When the PSAT scores came home earlier this year that envelope was opened as fast as any birthday present. I’m not sure, really, what the results actually mean. They say the scores are rough predictors of future SAT scores. So, for instance, if you earn a 200 on your combined PSAT, you can expect to earn about a 2000 on your combined SATs. 2400 is the Holy Grail.
There are, however, some variables, they say. Your student will be months older when he or she takes the actual SAT (for the first time). He or she will have had those additional months of substantive instruction. And, very importantly, he or she might have taken an SAT prep course. Omni Test, Horizons, Kaplan, Sylvan, you name it. We willingly pay the small fortune for these courses, in hopes of helping our children improve their SAT scores by 100, 200, some say even as much as 400 points. These can be life-changing numbers for a kid whose GPA alone won’t earn that letter of admission. Or so we believe.
Oddly, we heard no comparisons. There was no chat about who in the class had done well and who had not. Something good has happened with our children, and they have learned to respect each other’s privacy. Or, perhaps they have learned to protect themselves. If you are not asking, then you are also not telling. Maybe they have begun to mature or evolve to that place where we adults now stand, where your position relative to others in the professional world is not something you talk about with polite company—it is a subject reserved for you and your supervisor, or you and your spouse or partner or closest friend.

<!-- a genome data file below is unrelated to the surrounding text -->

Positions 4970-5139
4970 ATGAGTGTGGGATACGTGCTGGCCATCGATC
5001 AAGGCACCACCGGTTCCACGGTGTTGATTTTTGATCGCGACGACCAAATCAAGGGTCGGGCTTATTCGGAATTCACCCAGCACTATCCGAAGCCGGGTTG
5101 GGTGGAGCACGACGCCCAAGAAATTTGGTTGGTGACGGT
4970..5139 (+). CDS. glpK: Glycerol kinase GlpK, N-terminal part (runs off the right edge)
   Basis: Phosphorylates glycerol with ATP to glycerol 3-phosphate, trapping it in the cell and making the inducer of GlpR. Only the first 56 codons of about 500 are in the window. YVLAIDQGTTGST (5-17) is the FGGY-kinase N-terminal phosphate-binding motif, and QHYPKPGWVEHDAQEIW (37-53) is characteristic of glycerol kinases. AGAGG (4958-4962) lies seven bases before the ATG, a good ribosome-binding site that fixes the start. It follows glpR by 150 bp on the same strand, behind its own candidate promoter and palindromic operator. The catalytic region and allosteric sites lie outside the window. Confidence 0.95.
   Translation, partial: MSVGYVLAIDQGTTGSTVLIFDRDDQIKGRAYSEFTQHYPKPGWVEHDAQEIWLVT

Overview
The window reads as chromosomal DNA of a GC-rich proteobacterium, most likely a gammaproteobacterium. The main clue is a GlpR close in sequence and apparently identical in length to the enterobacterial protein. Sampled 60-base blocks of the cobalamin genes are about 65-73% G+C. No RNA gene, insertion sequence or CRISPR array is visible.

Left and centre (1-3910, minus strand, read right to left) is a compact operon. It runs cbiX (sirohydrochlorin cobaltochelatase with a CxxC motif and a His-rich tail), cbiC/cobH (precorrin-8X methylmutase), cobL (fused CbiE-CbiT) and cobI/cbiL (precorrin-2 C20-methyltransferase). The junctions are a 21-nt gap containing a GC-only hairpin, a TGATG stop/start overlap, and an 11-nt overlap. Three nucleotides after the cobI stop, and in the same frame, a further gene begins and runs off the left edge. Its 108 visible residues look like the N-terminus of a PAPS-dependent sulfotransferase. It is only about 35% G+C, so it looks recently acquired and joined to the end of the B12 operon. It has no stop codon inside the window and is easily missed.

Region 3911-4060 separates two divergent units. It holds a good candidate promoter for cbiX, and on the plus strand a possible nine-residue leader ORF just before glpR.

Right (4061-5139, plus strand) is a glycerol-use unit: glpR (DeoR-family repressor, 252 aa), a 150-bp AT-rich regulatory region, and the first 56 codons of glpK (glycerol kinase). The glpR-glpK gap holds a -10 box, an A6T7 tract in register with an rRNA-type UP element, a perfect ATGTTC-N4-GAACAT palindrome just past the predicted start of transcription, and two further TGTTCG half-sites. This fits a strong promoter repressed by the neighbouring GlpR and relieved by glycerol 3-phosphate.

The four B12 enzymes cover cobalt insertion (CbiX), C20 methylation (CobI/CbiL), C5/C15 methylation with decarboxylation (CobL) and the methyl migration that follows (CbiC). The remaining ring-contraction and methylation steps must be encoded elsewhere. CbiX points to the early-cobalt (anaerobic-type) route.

For most of us, our kids have also taken the SAT by now… Scores are in, and I can tell you the numbers do not always go up from PSAT to SAT. I think the truth is, “test day” may be as important as the number of prep classes your child has taken. Our daughter took SATs on the Saturday following mid-term exams. She was fried. No matter she had learned all the tricks for easy elimination on the multiple choice format, no matter that she understands the quadratic equation. She was tired, and a tired kid is not a good test taker. They don’t really focus on these common sense pieces to test prep at the fee-for-service operations. We know she will take the SAT again – most kids do. But now we know it is not all about the prep course (although we remain hopeful that our investment is not a waste!). Tests are tests are tests, and sometimes your teenager performs to ability, and sometimes not.
So, congratulations, I say! Whatever that PSAT or SAT score was, I say “good job!” As we do for ourselves in real life, I will encourage our kids to try harder, do better if they can the next time, and learn something. But, as in real life, we must acknowledge where we stand right now. Not everyone will get that 2400 on the SAT, and not everyone can be the MVP at work. For all you overachievers out there, a disappointing score might spur you to action. But for the regular kids, I say love yourself. The world will meet you where you are.